Will Russia let its cities take on Moscow?
Rumours of upcoming dramatic changes to the old territorial structure of Russia have sparked further debates about how to modernise the state.
Officials in this vast country have not commented on a report in the business daily Vedomosti, which suggests that they are planning to create 20 huge urban centres around the country and abandon developing small towns and villages.
But with many Russian cities and towns being dependent on the wellbeing of a company or an industry, and Moscow being by far the dominant city, the government might eventually have no choice but to reform Russia's territorial structure in one way or another in order to boost economic development.
"Such levels of regional disparities are unsustainable for economic, social and political reasons," says Vlad Mykhnenko, research fellow at the School of Geography of the University of Nottingham.
Take Nizhny Novgorod, visited by the BBC's Russia Business Report earlier this month. It is a big industrial city only 400 kilometres away from Moscow, with a population of almost 1.3 million people.
Salaries there are much lower than in the capital and the city's population has been steadily declining along with the population of Russia.
The city relies heavily on Gaz, a huge car plant in Nizhny Novgorod, so the carmaker's fortunes have a significant impact on the city.
The example of Nizhny Novgorod is not unique: most other Russian cities have been facing similar problems, partly due to how regions, cities and towns were developed or created in the Soviet times.
For decades, both in the USSR and in the modern Russian Federation, people from around the country have been trying to find a job in Moscow and settle there.
Natalia Zubarevich, the director of the Regional Programme at the Institute of Social Policy in Moscow, says that 60% of net internal migration in Russia ends up in the capital and the Moscow region.
Foreign investors also seem to be attracted by Moscow, as the city receives a quarter of all foreign investment into the country.
According to Mr Mykhnenko, "Greater Moscow accumulates 29.5% of the national GDP [gross domestic product]".
For another federal state, Germany, the corresponding figure is below 5%, says Mr Mykhnenko, who is also a principal investigator in an extensive European Commission-funded study of Europe's shrinking cities and governance responses.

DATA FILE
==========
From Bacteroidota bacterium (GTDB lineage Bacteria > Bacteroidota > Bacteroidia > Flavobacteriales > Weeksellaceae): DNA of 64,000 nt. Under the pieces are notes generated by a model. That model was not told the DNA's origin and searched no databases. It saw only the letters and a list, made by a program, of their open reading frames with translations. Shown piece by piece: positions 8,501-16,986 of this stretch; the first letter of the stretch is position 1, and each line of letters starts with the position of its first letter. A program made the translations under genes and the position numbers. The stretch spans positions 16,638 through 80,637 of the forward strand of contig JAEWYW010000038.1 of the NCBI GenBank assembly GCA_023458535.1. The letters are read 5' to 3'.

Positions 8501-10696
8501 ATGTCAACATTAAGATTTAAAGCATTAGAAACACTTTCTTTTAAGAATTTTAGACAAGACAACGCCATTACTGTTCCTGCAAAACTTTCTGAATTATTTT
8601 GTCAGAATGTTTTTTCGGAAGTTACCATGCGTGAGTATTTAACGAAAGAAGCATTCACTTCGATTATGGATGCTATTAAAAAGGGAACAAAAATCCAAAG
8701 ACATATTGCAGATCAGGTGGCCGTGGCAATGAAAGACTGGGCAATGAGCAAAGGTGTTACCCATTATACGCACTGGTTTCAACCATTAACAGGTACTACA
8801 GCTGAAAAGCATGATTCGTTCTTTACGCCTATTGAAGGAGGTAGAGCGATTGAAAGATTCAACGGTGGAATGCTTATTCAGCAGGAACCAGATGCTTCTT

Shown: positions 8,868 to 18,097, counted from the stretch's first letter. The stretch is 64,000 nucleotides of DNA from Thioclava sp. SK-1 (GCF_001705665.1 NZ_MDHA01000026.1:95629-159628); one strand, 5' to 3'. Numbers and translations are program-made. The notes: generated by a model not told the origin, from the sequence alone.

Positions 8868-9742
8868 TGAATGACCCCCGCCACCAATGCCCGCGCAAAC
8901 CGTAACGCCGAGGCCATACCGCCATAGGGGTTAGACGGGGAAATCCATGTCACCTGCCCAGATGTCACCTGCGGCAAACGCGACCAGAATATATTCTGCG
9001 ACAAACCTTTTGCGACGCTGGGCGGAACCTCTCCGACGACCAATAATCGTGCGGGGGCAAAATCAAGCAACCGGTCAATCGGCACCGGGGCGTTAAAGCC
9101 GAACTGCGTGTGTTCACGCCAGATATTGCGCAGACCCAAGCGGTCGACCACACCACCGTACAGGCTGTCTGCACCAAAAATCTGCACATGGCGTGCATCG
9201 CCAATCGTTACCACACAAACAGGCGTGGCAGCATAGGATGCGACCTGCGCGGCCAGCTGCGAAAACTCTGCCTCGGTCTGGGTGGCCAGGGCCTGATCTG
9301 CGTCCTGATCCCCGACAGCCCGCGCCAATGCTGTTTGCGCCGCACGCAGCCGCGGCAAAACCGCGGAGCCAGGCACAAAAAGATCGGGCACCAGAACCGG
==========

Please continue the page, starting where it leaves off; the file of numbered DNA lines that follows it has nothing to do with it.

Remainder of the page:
In Russia, Moscow and St Petersburg have the status of "federal subjects".
It allows them to collect many taxes and use other financial resources unavailable to other cities to better improve their infrastructure.
Three German cities - Hamburg, Bremen and Berlin - have a similar federal states status.
But there are other big cities, such as Munich, Cologne or Frankfurt, that do not have it but are developed economically, says Sven Leunig, a German federal system analyst.
"In fact, their economic level seems to be even higher than that of Bremen, for example," he points out.
Experts believe that there is a number of purely historical reasons why Germany has so many "equal" cities.
German law "states that local authorities are very strong", says Tine Fuchs, director of urban development at the Association of German Chambers of Industry and Commerce.
"To change the system would be nearly impossible because of the law."
Similar, not the same
Russia is far from being the only European country where its capital city plays a very dominant role.
"At a broad scale it can be said that an integrated urban system, with a number of cities of different sizes, is a more secure basis for economic development," says Fran Tonkiss, director of the Cities Programme at the London School of Economics.
"There are, of course, exceptions to this pattern - the UK and France are both wealthy economies with very dominant capitals - and countries that are smaller geographically may tend to concentrate around a major urban centre."
Mr Mykhnenko says that one pound in every five in the UK is earned in Greater London, which represents 20.9% of GDP, whereas more than 28% of France's GDP is concentrated in the Greater Paris area.
However, Ms Tonkiss argues, while London is a classic example of a dominant city, there has long been a political focus on regional development around other urban centres in the UK.
"Other cities saw comparable rates of growth over the 2000s, with cities such as Leeds and Edinburgh growing as financial centres," she says.
"So even in a sector like financial services, it's not 'all about London'."
Ms Zubarevich says that in the 2000s, before the crisis, non-capital Russian cities started developing faster - thanks to booming oil revenues.
"There was so much money that it reached even these cities," she says.
Experts agree that while it is crucial for local governments to take the right steps in order to close the gap with Moscow, a lot depends on the actions of the federal government.
Mr Leunig suggests that there are the intentions of the political leaders that might be missing nowadays in Russia.
"I think [the existing system] fits more to their traditional attitudes, which are to lead all economic 'streams' to Moscow.
"Furthermore, foreign money is easier to control if it is concentrated in one city, rather that spread all over the country."
Ms Zubarevich believes that the Russian government understands the need to decentralise, but is reluctant to do so for political reasons and because of distrust towards regions and the desire to control all money flows.
However, if the reports of the Kremlin planning some dramatic changes to the country's population structure prove to be true, it will mean that the Russian government is ready for action.